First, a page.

Though nearly two thirds of interview participants reported no barriers to finding information, evidence from observations and support worker interviews suggest that deficits in technology and literacy skills are substantial. Despite assistance from support workers, NEET youth often abandoned tasks before completing them due to literacy and technological barriers. Support workers described a variety of barriers to meeting information needs: home life, isolation, literacy and access, institutional regulations, motivation, lack of confidence, and poor social skills. Common circumstances relating to motivation are familial unemployment, substance abuse issues, and inability to focus.


Conclusion – NEET youth faced increased access and behavioural barriers beyond those of typical adolescents. Access barriers are influenced by technology and literacy skills deficits, while behavioural barriers are influenced by social structures. Considering the range of personal needs expressed to support workers in combination with pervasive barriers to information, further study of everyday information needs is warranted. Public and third sector (e.g., typically voluntary and community organizations, associations, etc.) agencies should make remedial literacy education a priority. Since the perception of public libraries is poor, librarians should collaborate with third sector agencies to develop tailored outreach and services to build sustained relationships with these disengaged adolescents. Generally, these adolescents exhibit self-protective behaviours (e.g., deception, risk-taking, secrecy) in seeking out information as well as situation relevance of information sources and inward-facing social networks, all of which suggest they live in an impoverished information environment.




This study examines an unstudied population of users – adolescents who are not currently students. As the first study, the authors use concepts from social network theory, social capital, and information behaviours to develop a theoretical framework that describes the factors influencing the information seeking behaviours of teens in Scotland. Additionally, it places information behaviours and information literacy within the context of authentic social, personal, and technological barriers. This is an important early exploration of a complex but everyday issue.


The Consolidated Criteria for Reporting Qualitative Research (COREQ), a list of criteria for reporting qualitative interviews, was used to evaluate this study (Tong, Sainsbury, & Craig, 2007). The strength of this study lies in the design. The use of three methods to gather data representing three perspectives (adolescent, support worker, and investigator) on the information seeking behaviours of NEET adolescents offers triangulation. Although there are gaps in the reporting, the design is thoughtful and takes into account the particular challenges in studying this population.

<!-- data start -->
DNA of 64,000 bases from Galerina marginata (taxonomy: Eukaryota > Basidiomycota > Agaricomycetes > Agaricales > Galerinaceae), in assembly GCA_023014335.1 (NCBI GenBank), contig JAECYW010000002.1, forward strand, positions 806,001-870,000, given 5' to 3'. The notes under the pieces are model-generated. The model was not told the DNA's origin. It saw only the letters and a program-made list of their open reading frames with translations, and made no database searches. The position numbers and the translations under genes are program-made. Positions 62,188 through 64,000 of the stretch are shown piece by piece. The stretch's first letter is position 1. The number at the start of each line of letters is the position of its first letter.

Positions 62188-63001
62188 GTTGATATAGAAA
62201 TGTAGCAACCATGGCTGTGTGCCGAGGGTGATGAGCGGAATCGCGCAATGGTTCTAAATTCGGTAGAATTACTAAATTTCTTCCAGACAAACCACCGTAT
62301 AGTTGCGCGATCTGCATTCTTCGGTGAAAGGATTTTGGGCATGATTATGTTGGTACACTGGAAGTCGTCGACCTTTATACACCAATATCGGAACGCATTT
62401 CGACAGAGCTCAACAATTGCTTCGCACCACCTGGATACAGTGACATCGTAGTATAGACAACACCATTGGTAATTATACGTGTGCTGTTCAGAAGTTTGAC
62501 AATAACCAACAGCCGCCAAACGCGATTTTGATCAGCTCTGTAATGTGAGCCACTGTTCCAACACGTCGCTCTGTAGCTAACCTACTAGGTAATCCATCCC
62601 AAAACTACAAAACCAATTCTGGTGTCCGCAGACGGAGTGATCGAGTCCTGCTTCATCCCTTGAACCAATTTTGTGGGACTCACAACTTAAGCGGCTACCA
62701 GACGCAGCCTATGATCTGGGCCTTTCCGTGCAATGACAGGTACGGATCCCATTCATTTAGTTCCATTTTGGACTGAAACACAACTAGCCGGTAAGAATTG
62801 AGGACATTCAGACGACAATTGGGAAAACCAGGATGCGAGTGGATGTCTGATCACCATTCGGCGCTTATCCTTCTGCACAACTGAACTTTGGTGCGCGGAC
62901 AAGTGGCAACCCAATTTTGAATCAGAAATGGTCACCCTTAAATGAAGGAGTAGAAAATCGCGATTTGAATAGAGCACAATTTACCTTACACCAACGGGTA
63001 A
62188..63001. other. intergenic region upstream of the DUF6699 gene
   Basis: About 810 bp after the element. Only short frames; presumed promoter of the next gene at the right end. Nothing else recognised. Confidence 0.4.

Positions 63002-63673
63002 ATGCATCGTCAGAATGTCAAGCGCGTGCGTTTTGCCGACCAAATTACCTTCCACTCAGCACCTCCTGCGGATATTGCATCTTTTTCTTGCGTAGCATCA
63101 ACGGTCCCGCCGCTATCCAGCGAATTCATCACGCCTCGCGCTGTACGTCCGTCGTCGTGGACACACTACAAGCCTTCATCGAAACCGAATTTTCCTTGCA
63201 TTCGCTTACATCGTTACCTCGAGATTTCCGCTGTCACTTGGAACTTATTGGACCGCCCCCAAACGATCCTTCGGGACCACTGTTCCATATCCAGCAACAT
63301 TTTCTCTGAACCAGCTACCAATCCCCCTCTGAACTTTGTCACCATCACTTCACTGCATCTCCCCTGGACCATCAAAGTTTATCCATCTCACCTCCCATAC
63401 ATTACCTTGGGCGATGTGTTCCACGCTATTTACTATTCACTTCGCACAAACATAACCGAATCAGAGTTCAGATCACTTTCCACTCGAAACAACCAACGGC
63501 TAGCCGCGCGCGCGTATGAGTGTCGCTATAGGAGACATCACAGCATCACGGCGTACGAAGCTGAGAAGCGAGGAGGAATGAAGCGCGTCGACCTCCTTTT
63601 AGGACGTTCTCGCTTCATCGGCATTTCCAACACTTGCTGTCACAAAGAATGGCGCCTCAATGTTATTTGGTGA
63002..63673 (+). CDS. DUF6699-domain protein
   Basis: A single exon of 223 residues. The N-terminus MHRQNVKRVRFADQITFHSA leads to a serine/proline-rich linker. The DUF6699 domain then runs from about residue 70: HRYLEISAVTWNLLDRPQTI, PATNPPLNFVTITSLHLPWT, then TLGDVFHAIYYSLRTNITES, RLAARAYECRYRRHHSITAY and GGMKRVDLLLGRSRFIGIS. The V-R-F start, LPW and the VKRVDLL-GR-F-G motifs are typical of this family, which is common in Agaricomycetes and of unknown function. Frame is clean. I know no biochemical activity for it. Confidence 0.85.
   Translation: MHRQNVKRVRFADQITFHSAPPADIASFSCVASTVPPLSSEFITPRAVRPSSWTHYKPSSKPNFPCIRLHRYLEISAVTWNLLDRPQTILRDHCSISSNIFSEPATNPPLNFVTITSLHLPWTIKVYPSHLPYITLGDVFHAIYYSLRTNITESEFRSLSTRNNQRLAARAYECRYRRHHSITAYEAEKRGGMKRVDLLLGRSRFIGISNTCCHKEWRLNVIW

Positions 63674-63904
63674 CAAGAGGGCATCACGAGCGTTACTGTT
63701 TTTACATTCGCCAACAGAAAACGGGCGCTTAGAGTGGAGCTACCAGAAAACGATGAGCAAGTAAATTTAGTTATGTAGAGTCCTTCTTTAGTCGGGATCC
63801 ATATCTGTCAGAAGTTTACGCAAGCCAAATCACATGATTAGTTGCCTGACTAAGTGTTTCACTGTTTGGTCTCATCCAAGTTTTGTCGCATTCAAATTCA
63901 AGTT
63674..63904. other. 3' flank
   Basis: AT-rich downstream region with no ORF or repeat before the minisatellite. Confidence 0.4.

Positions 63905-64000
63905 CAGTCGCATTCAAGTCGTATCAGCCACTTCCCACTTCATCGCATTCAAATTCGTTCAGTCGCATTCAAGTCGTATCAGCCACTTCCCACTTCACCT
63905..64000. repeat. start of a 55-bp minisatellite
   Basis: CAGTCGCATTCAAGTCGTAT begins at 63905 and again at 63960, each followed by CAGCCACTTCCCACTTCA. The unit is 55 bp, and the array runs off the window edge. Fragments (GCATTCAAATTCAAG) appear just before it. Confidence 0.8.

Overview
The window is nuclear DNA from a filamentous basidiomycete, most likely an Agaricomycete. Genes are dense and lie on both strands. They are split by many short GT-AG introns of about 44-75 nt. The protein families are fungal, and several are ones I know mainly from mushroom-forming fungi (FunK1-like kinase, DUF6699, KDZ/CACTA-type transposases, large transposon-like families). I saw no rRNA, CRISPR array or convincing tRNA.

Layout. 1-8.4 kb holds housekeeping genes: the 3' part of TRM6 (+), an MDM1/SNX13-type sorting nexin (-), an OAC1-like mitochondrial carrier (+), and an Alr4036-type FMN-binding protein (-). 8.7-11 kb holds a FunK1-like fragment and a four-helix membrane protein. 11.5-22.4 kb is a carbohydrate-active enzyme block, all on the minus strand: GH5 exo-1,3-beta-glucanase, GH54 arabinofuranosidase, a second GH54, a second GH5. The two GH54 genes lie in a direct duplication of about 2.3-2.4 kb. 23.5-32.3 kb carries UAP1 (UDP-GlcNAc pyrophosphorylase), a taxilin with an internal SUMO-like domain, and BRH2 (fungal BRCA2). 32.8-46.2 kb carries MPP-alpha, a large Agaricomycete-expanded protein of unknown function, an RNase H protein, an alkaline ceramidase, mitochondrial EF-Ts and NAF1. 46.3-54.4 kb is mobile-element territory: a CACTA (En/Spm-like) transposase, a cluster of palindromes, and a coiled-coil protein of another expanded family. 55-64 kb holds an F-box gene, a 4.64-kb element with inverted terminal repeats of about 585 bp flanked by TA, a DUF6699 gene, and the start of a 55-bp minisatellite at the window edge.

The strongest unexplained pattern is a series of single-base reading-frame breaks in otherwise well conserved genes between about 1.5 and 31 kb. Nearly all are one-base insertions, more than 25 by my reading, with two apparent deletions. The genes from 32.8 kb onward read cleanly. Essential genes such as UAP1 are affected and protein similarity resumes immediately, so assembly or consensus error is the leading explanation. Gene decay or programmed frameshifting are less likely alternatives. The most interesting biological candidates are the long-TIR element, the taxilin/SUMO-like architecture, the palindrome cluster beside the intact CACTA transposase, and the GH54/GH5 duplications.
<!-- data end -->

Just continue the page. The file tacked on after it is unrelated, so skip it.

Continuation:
The reporting is less robust for the description of the research team (domain 1) and analysis and findings (domain 3; Tong et al., 2007). The specific roles of each author and their training and credentials are not provided. It is also unclear whether the investigators established relationships with the participants and shared information about the study’s purpose. Although the methods for developing the theoretical framework and designing the study are clearly described, procedures for recruitment and analysis are not. Further description of the coding scheme along with examples would be valuable for evaluation and replication studies. As a qualitative study, the findings may not generalize to adolescents in other regions or countries or teens who do not seek out public services.


Despite some reporting gaps, the authors provide compelling evidence to suggest that these teens are living in an impoverished information environment. It is an excellent first step towards documenting the information needs and behaviours of adolescents seeking employment and training outside the traditional educational system. We simply do not have an adequate understanding of the information seeking needs and behaviours, as well as the interplay between social networks, in teens. Future studies could adapt this study model for examining local populations of teens receiving support services. It would be particularly interesting to combine this rich qualitative approach with a broader survey of teens across Europe and North America to compare information needs, sources, and perceptions of public libraries. The value of public libraries in fostering community engagement is not yet well documented. Neither do we understand how to recognize and prevent disengagement, which is often reliant on apparent failure to meet societal expectations, such as dropping out of school or being unemployed. Considering the participants’ perception of public libraries, there is tremendous potential value in situating information literacy training within the context of other job and life skills training opportunities. As public libraries increasingly serve as community anchors, it is also worth considering how programs can foster community engagement of disadvantaged youth as much as they develop their digital and information literacy skills.




Tong, A., Sainsbury, P., & Craig, J. (2007). Consolidated criteria for reporting qualitative research (COREQ): A 32-item checklist for interviews and focus groups. International Journal of Quality in Health Care, 19(6), 349-357 http://dx.doi.org/10.1093/intqhc/mzm042